Danya Taymor

Coat by Alexander McQueen

Live from New York: Danya Taymor

At each performance last fall during the two-month run of Antoinette Chinonye Nwandu's Pass Over, the first play presented on Broadway since March 2020, the packed house responded to the live welcome announcement with resounding cheers. "We talked a lot about this play being, for many people, the first play that they would see back or their first experience in a group again," recalls the director Danya Taymor, who collaborated with Nwandu since Pass Over first premiered in Chicago in 2017. "We thought a lot about, how do we usher people in and acknowledge the moment and that this isn't normal and we are still in the middle of a pandemic?"

In many ways, Pass Over, which traces the intimacies and agonies of two Black men living with the ever-present threat of police violence, was the ideal play to lead Broadway's return. With only three actors, the production was able to test out Covid-19 protocols that became widespread and have now mostly been abandoned as the live performance industry has entered a new detente with the virus. After a year of reckoning with racial injustice, Nwandu's work, which is lyrical and boisterous with allusions to Beckett and the Bible, helped set the tone for a season featuring more artists of color than ever before. And with the playwright's revisions, the murder of one of the main characters has been replaced with a more cathartic ending. "When Antoinette first said, 'I can't do that version,' I could understand what it means to show that kind of violence on a Black body in this moment and really think about what we as a country need so we can imagine a different thing," explains Taymor. "Antoniette has often said, 'I don't feel more hopeful about the world after 2020, but as an artist, I need to envision the world that could be.'"

There are hints of that possible world across the theater scene now, with executives and creatives alike working to counteract the industry’s longstanding inequities. The proof though, says Taymor, is in what comes after. "I'm really curious to see what's going to be programmed next season," she emphasizes. "I think Pass Over is a sign that it can change and then we will have to, as a collective, the theater community, continue to hold the gatekeepers' feet to the fire and say, 'No, there's no going back, there's only going forward.' I think Pass Over just kicks that door open and hopefully these other plays that are coming can now walk through a little easier." So far, this Broadway season has seen revivals of The Piano Lesson and Topdog/Underdog, two plays explicitly about the African-American experience, and its first production of the landmark Death of a Salesman cast with a Black family.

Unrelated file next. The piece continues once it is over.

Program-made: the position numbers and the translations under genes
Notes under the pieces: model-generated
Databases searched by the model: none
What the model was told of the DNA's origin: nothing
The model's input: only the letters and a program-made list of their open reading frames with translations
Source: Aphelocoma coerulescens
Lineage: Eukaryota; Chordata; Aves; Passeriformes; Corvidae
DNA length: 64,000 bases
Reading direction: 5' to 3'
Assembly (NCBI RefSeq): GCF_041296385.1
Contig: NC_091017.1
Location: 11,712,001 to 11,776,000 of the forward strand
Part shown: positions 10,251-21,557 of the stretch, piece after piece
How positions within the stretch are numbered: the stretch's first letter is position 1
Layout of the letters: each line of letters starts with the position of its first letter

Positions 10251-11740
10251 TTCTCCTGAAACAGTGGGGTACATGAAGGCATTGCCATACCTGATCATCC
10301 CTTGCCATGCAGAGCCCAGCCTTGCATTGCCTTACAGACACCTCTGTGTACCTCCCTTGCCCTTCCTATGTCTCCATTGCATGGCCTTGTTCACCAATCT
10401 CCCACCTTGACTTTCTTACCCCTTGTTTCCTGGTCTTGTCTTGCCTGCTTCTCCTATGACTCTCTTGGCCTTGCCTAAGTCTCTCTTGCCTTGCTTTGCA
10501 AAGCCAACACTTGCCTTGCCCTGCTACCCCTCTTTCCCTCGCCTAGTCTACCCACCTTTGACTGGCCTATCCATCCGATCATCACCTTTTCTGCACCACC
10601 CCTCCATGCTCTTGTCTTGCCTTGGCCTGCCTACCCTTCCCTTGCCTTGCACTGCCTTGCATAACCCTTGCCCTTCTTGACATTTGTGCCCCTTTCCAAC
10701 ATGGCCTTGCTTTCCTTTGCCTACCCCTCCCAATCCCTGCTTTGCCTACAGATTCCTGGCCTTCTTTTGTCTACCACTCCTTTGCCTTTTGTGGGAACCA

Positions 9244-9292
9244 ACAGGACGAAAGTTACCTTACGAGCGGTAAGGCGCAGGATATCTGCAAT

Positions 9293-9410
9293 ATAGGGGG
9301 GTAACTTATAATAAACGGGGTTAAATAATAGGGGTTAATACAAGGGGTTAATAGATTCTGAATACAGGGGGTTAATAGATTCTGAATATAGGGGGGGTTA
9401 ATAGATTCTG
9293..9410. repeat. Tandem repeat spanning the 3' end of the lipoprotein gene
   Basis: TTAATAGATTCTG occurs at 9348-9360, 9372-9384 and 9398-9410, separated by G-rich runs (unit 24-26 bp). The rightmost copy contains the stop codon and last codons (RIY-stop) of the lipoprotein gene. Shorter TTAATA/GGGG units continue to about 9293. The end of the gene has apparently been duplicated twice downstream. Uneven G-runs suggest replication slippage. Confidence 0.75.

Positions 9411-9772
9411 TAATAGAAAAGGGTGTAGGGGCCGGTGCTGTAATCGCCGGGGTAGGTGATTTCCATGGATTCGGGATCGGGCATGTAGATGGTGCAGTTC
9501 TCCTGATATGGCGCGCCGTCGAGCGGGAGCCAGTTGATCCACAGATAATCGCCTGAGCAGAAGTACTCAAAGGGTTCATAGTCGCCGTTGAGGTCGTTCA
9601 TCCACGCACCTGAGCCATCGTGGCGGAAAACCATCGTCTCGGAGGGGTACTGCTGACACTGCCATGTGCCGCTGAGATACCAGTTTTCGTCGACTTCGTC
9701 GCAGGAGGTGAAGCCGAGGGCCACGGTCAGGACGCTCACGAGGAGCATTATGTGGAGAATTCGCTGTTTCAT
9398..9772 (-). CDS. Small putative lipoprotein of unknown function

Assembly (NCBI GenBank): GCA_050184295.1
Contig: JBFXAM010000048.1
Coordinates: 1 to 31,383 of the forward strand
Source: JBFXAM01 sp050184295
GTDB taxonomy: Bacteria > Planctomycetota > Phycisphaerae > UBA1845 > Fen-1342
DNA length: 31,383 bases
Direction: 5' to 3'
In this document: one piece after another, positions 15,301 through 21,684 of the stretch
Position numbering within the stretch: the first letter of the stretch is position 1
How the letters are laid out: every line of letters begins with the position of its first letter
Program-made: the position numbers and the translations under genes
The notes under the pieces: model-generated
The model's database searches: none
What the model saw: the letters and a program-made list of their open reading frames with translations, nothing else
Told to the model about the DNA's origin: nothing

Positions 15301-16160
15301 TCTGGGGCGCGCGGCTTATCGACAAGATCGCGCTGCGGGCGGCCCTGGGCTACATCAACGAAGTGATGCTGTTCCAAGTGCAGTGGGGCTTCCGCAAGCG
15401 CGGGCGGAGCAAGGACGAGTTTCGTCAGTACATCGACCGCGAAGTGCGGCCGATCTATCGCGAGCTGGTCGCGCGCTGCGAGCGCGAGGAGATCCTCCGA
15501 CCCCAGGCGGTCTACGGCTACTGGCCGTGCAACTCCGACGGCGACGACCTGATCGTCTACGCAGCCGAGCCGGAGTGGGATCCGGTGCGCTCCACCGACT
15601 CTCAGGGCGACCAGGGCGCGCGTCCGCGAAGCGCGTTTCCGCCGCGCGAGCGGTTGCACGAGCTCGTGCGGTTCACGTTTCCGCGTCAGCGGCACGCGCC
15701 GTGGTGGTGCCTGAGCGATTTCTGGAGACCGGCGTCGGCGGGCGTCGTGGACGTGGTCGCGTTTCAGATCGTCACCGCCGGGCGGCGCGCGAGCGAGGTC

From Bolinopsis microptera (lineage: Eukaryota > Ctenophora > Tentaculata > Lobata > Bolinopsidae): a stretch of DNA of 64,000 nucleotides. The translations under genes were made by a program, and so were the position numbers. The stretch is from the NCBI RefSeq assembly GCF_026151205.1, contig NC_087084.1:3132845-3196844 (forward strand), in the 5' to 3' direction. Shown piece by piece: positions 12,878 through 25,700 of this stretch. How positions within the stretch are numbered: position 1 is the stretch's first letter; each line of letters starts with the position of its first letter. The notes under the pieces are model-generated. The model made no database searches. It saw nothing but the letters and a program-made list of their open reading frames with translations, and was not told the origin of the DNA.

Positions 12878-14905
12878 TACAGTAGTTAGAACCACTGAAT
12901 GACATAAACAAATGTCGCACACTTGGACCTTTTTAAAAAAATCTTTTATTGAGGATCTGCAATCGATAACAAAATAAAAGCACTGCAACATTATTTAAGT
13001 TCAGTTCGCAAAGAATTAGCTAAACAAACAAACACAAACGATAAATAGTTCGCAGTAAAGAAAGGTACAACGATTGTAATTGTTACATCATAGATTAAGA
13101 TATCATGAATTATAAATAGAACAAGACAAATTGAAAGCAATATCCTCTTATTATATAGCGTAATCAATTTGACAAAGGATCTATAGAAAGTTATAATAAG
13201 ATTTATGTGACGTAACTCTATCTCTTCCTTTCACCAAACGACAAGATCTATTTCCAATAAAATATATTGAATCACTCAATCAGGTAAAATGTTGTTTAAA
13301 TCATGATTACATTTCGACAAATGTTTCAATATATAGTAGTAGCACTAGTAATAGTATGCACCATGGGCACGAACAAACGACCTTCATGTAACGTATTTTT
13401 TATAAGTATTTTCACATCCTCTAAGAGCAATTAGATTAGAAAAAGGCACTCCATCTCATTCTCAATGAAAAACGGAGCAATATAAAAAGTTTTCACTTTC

More than anything else, however, Pass Over offered a moment of communal hope for an industry that continues to be battered even two years into the pandemic. "What is theater good at? It’s really good at healing," says Taymor, who is now directing an Off Broadway production of Pulitzer Prize finalist Will Arbery's Evanston Salt Costs Climbing opening next week. "It's a place where you actually are in community, not only with the people sitting next to you, but with the people telling you the story. You're all sharing space, you're literally breathing the same air. And after a year where air was suddenly lethal, I think that really changed how we thought about the play."

Evanston Salt Costs Climbing is currently in previews and opens November 14 at the New Group, New York. Read this story and many more in print by ordering our third issue here. See the full Live in New York series here.

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As a nonprofit arts and culture publication dedicated to educating, inspiring, and uplifting creatives, Cero Magazine depends on your donations to create stories like these. Please support our work here.